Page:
The Professional Standards Board, which plays a key advisory role to the State Board of Education in the area of teacher credentialing, is seeking qualified professionals to join its work. Nearly four months into its 2021-22 session, the board is operating with six of its 21 seats still vacant: four educator positions and two higher education and school administration positions. (The two “qualified lay person” positions are currently filled). Additional terms will expire in June.
Applications for the positions can be found here.
Serving on the PSB offers practitioners an opportunity to influence policy on a matter that affects student outcomes, school culture, the teacher pipeline, and other important issues. The board meets monthly and devotes much of its time to the state’s 75 educator endorsements — the subject matter or content area on an educator certificate — each of which gets updated at least every 10 years, said Steve Appleby, who sits on the PSB as Director of the Division of Educator Support and Higher Education for the Department of Education. Working in committees, the board members consult with professionals in the field, as well as incorporate legislative changes that affect requirements and certification for educators. The PSB also works with the Bureau of Credentialing to make recommendations on rules related to licensure.
The voices of educators working in the field are critical to conversations around credentialing and highly valued. For example, PSB member input has influenced recent decisions around testing requirements for teachers.
“There’s a big movement nationwide to eliminate standardized testing for teachers,” Appleby said. “But I would argue that we have no other measure. … The PSB has discussed lowering testing requirements several times over the past three years and has not been in favor.”
At the same time, The PSB has worked to make the licensing process more efficient. Working with the Bureau of Credentialing last year, the PSB recommended a set of changes to pathways to licensure for educators, all of which the Board of Education ultimately adopted.
“The changes simplified the process and closed loopholes and allowed the Bureau of Credentialing to process applications much quicker,” Appleby said. “The driving force was, how do we make the process more efficient without losing its rigorous nature?”
PSB members do not necessarily need high-level expertise in matters of licensure and governance, but they should have a passion for the work, Appleby said.
“We’re looking for professional educators with a real desire to improve the system, to improve how we credential educators and what the requirements are, and keep our standards high,” he said. “We have high standards, and we want to maintain those standards.”
Board members serve three-year terms with a two-term limit, in accordance with RSA 186:60. The Bureau of Credentialing has so far received 11 applications for the eight positions that were initially vacant this year and is still accepting applications, Appleby said. Completed applications are forwarded to the State Board of Education for review.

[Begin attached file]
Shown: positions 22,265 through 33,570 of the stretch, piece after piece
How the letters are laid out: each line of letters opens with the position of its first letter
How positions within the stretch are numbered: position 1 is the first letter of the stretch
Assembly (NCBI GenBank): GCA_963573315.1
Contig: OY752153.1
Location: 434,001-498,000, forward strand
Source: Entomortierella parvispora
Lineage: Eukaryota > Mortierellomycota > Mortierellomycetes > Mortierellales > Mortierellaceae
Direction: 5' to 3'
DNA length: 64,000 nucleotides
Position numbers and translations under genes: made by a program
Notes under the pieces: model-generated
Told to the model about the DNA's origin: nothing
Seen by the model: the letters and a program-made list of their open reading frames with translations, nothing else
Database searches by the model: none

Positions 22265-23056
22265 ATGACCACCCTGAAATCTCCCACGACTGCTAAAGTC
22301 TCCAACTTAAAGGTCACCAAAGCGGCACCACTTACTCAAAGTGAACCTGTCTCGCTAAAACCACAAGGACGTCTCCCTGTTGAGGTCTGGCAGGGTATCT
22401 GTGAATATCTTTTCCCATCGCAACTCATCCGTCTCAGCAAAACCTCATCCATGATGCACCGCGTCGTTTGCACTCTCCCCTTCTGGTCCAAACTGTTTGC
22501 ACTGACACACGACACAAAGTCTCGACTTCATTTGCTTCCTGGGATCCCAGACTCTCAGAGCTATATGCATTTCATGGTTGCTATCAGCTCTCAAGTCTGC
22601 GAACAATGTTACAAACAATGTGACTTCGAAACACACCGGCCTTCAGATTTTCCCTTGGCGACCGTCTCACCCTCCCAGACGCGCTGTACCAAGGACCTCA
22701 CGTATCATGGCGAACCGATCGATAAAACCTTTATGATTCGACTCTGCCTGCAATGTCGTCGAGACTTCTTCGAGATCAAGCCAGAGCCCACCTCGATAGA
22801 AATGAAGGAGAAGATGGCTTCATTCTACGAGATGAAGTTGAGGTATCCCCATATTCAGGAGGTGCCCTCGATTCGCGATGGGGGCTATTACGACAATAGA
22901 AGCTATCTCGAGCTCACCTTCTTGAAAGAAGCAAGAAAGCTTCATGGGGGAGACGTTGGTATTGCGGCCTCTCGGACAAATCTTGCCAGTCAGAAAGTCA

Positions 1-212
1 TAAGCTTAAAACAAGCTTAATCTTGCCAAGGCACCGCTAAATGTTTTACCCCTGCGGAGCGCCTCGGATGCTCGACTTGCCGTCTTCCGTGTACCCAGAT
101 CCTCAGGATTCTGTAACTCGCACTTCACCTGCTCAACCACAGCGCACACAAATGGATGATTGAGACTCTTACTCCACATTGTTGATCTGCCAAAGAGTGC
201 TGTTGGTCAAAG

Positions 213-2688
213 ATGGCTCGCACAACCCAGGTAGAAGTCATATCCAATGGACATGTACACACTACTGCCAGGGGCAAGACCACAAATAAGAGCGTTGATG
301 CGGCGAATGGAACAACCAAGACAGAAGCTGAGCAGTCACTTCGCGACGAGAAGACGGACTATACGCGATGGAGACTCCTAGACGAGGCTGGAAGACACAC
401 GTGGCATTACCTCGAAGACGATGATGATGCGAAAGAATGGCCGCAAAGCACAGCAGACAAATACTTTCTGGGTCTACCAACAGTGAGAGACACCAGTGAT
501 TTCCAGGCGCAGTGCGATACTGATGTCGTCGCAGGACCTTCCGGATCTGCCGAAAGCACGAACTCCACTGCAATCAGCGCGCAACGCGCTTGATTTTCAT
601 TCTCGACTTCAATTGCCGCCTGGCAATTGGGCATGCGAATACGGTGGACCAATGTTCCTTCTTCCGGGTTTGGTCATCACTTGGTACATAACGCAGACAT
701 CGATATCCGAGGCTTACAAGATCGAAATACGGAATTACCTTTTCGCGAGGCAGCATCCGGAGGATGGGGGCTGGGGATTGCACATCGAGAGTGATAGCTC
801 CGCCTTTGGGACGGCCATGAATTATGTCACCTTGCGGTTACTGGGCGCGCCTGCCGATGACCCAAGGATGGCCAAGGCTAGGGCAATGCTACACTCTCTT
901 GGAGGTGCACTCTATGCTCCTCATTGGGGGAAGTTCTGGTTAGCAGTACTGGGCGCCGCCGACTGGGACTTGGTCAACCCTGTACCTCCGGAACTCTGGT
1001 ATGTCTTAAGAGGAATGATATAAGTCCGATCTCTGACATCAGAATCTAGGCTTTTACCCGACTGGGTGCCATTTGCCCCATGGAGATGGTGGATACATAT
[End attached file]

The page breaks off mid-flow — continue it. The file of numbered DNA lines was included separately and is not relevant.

“As we get applications, we just pass them along, and then as (the State Board’s) agenda permits, and as they have time to reach out and talk to applicants, they appear on their agenda,” Appleby said. “Sometimes it can take a few months.”
The high number of vacancies on the PSB stems at least in part from the COVID-19 pandemic. No new members were approved in 2020. New members approved for seats vacated last year will serve the usual three-year term.
So far this year, the State Board of Education has confirmed two new PSB members, David Latchaw, Principal of Maude H. Trefethen School in New Castle, in the category of “higher education and administration” and Donna Couture, ELO Coordinator for Winnacunnet High School, in the category of “teachers and education specialists.” (A second application in that category was tabled due to outstanding questions, and a third was denied.)
Couture said she became interested in serving on the PSB last year after being invited to speak at one of its monthly meetings about the prospect of developing work-based learning credentials.
“I saw that they had a lot of vacancies, and I thought, wow, this would be a good opportunity,” she said. “One of the things that seemed to be lacking on the committee was someone in the career counseling, work-based learning area. I thought that would be a good perspective to bring to the team.”
Couture applied last April and inquired about her application two or three times before learning she’d been confirmed.
She hopes to get involved with the board’s exploration of credentials for extended learning opportunity (ELO) and work-based learning professionals. Currently, there are no certification requirements for such positions, which are becoming increasingly common in schools around the state.
The State Board of Education meets on Thursday, December 9. The board will discuss an application that was tabled at its last meeting, but no new applicants are on its agenda.